I kept a written journal throughout the trip in a spiral notebook. Later, I transcribed it into a Microsoft Word document, added pictures, and turned that into pdf files to make a book that we would have privately published as a souvenir and as gifts for those fortunate friends who love getting pictures of us.
From here on out, what you will see on this blog is the original journal, with selected pictures added in. Obviously, the entry dates that will appear on the blog are not the dates that I wrote the entries, and so I will provide those in the text.
Welcome aboard, and here goes!
This is actually the prologue written after the trip began. I meant to
write this yesterday, but the last minute pace of events got in the way.
Penny and I have talked from time to time over the years about a
round-the-world trip. We travel a great deal, because going places is
something that each of us has always loved to do. The same travel bug that
bit me when I lived in Japan from 1960 to 1963, also bit Penny when she
lived in Thailand and the Philippines.
Penny loves playing the travel agent and planning our trips in detail,
whereas I would more often trust to luck about such things as motel
reservations, etc. For a trip of this magnitude, her way is definitely the best.
Yes, okay…all right…it pains me to say it, but it is true! Her way is best!
This time, anyway.
This trip grew out of a wish to visit the Great Wall in China. Penny
found a tour (on line) from a group called Sundowners that was based in
Australia. One of their tours went from Beijing to the Great Wall, to
Mongolia, and up into Russia to visit Lake Baikal. Last year, when we
actually decided to go ahead with it, Penny found (on line) a company called
Adventure Center, which turned out to be located nearby in Emeryville.
They had an identical tour, and it appears that Sundowners is the actual tour
operator. They also had a couple of Trans-Siberian railway packages, one of
which included a connection at Lake Baikal to the Trans-Mongolian. That
reminded each of us how fantastic the idea seemed of traveling the Trans-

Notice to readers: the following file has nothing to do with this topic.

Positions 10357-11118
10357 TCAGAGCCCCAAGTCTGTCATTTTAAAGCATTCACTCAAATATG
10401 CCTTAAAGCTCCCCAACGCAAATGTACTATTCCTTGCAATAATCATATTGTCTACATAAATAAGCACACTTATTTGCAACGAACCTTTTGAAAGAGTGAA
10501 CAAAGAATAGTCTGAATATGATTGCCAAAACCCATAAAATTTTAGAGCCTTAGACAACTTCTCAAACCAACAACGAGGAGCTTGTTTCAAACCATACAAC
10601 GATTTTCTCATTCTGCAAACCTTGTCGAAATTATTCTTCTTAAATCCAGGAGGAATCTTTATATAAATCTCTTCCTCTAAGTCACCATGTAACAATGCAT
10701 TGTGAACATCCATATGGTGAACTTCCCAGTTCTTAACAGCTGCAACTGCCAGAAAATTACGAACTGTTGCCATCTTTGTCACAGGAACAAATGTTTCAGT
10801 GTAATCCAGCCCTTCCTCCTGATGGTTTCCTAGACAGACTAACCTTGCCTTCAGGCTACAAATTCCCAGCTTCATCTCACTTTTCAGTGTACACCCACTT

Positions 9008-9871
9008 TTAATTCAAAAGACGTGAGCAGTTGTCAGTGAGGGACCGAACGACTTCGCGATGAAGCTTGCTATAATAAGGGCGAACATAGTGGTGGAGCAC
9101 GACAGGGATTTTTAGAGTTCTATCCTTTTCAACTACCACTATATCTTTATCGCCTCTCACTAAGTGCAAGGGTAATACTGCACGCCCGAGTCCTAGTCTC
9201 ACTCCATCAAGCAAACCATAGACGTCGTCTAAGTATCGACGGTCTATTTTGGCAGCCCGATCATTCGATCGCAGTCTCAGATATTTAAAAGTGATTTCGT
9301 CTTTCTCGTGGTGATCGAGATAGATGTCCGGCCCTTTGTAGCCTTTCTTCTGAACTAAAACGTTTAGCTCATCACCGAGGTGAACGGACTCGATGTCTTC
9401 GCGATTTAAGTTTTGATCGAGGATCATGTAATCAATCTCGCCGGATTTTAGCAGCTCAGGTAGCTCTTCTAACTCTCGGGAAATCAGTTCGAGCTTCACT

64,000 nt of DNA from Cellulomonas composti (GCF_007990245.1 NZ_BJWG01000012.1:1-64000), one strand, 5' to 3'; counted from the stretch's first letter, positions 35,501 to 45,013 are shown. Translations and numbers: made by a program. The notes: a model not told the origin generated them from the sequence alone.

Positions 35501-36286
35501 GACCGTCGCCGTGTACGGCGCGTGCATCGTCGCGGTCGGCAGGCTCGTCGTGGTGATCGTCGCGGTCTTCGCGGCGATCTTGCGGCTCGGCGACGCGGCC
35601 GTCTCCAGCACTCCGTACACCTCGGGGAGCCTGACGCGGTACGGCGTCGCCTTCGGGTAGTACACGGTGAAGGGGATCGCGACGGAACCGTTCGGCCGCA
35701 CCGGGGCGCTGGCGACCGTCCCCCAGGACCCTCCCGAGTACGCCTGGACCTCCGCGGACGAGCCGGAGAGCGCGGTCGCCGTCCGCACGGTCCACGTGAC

Siberian! That is, of course, unless you were on your way to the Gulag.
Also, needless to say, the Cold War made that an impossibility.
Because that trip runs thirty-five days from St. Petersburg to Hong
Kong or vice versa, the next problem was the expense of the one-way air
connections from each of those cities to San Francisco. That situation has
changed recently, but one-way fares were often ludicrous a couple of years
ago. So that is how the plan to go around the world without airplanes got its
We ended up with a thick binder of documents, hotel reservations, etc.
The trip’s complex choreography would last from June 16, 2008 until
October 4, 2008. The first leg was to take the California Zephyr from
Emeryville to Chicago. Floods in Iowa threatened to interrupt rail service
between the Bay Area and the Windy City. As a back-up, we reserved a car
(on Saturday) to go one way from San Francisco to Newark Airport. We
had planned to spend a couple of days in Chicago after the Zephyr arrived
there, and then rent a car to return at Newark. Our first stop after Chicago
was to be Lexington, Kentucky.
The June 16, 2008 eastbound California Zephyr was indeed cancelled,
and so I picked up a Chevrolet Aveo from Budget car rental at the San
Francisco Airport. We left San Francisco around 11:00 a.m., and we should
arrive in Lexington as originally scheduled. We will visit Chicago some
Two medium roller suitcases, two packpacks, and two overnight bags are all we
Penny and the Aveo in front of the house at 25th Avenue and Kirkham before we leave.
Crossing the Golden Gate Bridge.
Nevadas enroute to Nevada.